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Earth Notes: Dark Sky Street Lighting

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Harun Mehmedinovic/skyglowproject.com
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There’s something different about the streetlights in Flagstaff, Ariz., these days. They’re part of an experiment to find a lightbulb that won’t outshine the town’s starry night skies. 

There’s something different about the streetlights in Flagstaff, Ariz., these days. They’re part of an experiment to find a lightbulb that won’t outshine the town’s starry night skies. 

Flagstaff is the world’s first International Dark Sky City. It passed its first ordinance to combat light pollution in 1958. Back then, low-sodium streetlamps with an amber glow were the best technology.

More recently, Flagstaff and many other cities have switched from low-sodium to Light Emitting Diode, or LED lights. The new fixtures last longer and can be more energy-efficient—but they also glare with bright white light that washes out the stars.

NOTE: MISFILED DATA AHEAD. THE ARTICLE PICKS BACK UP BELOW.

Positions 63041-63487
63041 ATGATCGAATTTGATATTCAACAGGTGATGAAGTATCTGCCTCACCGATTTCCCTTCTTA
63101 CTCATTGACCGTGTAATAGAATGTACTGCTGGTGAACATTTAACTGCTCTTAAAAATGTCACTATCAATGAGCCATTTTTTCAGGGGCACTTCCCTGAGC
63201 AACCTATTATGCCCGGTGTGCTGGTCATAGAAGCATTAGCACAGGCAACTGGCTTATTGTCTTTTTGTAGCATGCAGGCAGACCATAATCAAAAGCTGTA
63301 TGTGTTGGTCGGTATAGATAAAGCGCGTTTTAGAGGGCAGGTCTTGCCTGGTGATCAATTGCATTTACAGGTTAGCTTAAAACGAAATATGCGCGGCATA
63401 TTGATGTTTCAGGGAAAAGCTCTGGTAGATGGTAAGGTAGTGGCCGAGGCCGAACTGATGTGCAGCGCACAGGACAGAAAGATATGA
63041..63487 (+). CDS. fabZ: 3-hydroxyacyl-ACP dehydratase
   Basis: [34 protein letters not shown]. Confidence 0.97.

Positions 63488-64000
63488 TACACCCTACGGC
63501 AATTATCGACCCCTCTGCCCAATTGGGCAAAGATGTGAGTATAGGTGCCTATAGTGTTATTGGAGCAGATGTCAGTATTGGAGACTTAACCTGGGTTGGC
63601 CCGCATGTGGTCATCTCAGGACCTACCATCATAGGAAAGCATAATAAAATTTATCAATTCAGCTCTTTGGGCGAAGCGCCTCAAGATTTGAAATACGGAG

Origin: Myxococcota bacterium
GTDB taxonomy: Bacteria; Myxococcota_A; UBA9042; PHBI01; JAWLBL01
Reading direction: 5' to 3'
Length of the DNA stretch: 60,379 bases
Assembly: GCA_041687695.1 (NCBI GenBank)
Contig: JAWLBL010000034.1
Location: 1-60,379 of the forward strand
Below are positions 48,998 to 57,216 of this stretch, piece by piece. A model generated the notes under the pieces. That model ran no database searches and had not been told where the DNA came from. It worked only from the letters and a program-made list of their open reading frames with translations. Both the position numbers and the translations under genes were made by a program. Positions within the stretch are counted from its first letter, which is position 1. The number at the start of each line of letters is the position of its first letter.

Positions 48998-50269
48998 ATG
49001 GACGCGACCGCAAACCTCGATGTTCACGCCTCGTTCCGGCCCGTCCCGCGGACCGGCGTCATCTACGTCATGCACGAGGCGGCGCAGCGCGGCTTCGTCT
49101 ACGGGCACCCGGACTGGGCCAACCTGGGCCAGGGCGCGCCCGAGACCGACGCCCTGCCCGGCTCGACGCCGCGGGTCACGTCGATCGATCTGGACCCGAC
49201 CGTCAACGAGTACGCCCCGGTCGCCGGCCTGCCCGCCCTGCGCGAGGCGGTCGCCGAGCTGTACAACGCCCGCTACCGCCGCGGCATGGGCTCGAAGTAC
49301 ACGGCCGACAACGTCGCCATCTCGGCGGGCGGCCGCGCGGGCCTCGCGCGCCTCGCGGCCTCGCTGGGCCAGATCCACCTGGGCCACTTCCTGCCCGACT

The city’s planners and engineers have teamed up with astronomers to find a solution. They installed five different types of LEDs in neighborhoods around town, including along historic Route 66. The lights are shielded so they beam down onto streets and sidewalks, not up into the sky. They come in various sizes and styles, and mimic the comfortable yellow glow of the old sodium lamps.

This so-called “warm light” emits in a narrow range of the color spectrum, protecting the night sky from unwanted glare. White LEDs, on the other hand, emit in the entire spectrum, including blue—bad for skyglow at night, and possibly even the health of people and wildlife.

The results of the “Street Lighting for Dark Skies,” or SLEDS, experiment will guide planners when they replace Flagstaff’s three thousand-plus lightbulbs. The goal is to protect dark skies for astronomers at nearby world-class observatories—and for everyone who cherishes star-filled skies.

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Melissa joined KNAU's team in 2015 to report on science, health, and the environment. Her work has appeared nationally on NPR and been featured on Science Friday. She grew up in Tucson, Arizona, where she fell in love with the ecology and geology of the Sonoran desert.
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